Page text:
So, to be singled out amongst this group is humbling to say the least. There are veteran teachers with whom I work alongside that have been serving this Lincoln community for decades longer than I have been walking. Much of the credit goes to these teacher leaders: the heartbeats of school culture, the giants of education. All real praise should go to them.

But more than anything, I think the lion’s share of the credit really goes to my kids. The good little souls that grace my classroom make me look good – real good, apparently. My role has been to create a space for that student creativity and infuse real world connections. When schools like Campbell set aside time for relevant and engaging learning environments, good things will inevitably take place.

All in all, I’m grateful, a little nervous, but all-around delighted for the honor. Opportunities like these seldom come our way, and I am overjoyed to get to represent all the good things happening here in Lincoln. It means a great deal to be recognized; it means even more getting to advocate for my neighbors and community.

How will this impact students that you teach?

For the 2015 class of Apple Distinguished Educators, Apple selected 646 individuals from 48 countries worldwide. Being a part of this group, I will have the opportunity to attend the ADE Institute this summer in Miami, Florida. At the gathering, I will be honored to be meet and work alongside some of the most influential and innovative teachers on this side of the globe.

Undoubtedly, I will have the opportunity to showcase what my Campbell kids are doing and share it with these top-shelf educators. To think that the goods and creative works my students have produced will actually spread more ideas than I could ever do alone is staggering. What I hope to convey to my students is that my role will be as an ambassador to highlight what they are doing and how we go about learning in our classroom.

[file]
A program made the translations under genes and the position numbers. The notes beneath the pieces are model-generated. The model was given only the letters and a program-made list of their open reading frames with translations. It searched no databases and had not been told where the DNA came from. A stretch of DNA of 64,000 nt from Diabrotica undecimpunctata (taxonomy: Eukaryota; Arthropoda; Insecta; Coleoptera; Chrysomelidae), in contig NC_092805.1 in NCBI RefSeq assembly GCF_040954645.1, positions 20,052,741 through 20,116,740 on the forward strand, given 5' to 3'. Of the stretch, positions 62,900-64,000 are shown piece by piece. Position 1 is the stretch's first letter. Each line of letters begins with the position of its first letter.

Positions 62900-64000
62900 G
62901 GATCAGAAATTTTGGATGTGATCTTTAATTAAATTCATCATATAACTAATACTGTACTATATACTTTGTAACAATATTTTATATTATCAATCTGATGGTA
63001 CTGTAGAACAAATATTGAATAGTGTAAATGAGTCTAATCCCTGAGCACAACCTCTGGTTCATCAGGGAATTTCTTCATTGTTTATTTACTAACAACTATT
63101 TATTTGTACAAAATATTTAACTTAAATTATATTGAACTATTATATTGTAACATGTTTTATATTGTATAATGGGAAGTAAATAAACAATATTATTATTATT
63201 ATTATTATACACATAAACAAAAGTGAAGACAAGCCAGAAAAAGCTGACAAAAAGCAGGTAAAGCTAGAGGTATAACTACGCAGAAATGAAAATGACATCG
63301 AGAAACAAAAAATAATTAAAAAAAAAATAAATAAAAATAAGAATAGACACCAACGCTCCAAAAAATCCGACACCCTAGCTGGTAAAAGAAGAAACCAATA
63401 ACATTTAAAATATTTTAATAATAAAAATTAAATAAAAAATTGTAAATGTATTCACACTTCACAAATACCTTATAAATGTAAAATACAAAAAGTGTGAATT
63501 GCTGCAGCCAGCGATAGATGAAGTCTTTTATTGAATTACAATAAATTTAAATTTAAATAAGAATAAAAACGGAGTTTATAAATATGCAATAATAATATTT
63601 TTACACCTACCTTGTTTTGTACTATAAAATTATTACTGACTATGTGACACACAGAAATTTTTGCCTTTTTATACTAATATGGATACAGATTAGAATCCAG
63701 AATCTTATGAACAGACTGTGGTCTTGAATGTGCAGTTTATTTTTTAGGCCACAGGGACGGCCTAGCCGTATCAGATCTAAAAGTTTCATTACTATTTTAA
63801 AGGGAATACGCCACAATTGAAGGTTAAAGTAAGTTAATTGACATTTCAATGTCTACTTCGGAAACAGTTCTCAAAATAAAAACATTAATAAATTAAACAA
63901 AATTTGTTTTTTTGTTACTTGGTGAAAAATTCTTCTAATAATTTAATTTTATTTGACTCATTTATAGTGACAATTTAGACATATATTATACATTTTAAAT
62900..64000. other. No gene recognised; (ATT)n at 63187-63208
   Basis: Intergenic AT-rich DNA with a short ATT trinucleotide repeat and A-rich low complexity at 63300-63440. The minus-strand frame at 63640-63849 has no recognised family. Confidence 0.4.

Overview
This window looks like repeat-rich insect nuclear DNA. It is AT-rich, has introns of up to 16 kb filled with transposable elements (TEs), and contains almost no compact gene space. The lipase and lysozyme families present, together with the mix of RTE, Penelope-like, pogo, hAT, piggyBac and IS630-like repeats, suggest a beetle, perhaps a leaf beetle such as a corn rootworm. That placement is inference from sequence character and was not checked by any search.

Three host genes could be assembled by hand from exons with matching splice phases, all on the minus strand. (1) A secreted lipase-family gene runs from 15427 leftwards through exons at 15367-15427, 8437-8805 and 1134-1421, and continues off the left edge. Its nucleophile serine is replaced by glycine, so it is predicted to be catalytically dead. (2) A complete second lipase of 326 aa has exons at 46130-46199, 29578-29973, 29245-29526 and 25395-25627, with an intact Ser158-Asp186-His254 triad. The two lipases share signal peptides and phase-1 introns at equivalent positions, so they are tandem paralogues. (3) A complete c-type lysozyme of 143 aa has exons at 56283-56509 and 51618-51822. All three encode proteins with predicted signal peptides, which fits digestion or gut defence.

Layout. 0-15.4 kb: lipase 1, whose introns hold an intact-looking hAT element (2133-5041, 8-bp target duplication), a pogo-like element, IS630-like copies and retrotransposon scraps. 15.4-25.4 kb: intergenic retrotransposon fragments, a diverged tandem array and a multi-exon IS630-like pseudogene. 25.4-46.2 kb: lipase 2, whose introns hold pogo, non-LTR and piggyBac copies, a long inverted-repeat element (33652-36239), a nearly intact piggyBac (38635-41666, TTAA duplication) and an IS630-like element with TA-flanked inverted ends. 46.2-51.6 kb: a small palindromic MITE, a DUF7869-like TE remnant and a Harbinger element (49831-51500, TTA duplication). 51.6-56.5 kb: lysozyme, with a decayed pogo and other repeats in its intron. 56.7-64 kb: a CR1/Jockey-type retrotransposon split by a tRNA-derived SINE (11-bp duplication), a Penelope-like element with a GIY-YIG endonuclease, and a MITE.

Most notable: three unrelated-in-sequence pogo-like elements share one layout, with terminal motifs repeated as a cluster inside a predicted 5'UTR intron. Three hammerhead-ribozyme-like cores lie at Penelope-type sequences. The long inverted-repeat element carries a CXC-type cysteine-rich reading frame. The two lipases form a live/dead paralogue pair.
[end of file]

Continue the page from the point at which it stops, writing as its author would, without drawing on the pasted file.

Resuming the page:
Lastly, I am looking forward to Apple’s ADE Institute to simply learn, play and discover. A great deal of teachers use their summers to attend professional development, seminars and conferences. They do this because educators know the value of continual learning and the perpetual development of their practice. I am looking forward to the ADE Institute for this very reason. I will be able to grow my network of learning professionals, share my own experiences, and be able to display the amazing works of the wonderful kids at Campbell Elementary School. The platform I have been given is a once in a lifetime opportunity, and I hope to represent Lincoln Public Schools, Campbell Elementary and the Lincoln community well.

About Apple Distinguished Educators, from Apple's website

ADEs are part of a global community of education leaders recognized for doing amazing things with Apple technology in and out of the classroom. They explore new ideas, seek new paths, and embrace new opportunities. That includes working with each other — and with Apple — to bring the freshest, most innovative ideas to students everywhere.

ADEs advise Apple on integrating technology into learning environments — and share their expertise with other educators and policy makers. They author original content about their work. They advocate the use of Apple products that help engage students in new ways. And they are ambassadors of innovation, participating in and presenting at education events around the world. Being part of the ADE community is much more than an honor — it’s an opportunity to make a difference.

There are now more than 2,000 ADEs worldwide, from the United States to China, New Zealand to Turkey. And they gather every year at ADE Institutes and education events around the world as well as online in the ADE community to collaborate on solutions to the global education challenges of today and tomorrow.

Posted on May 07, 2015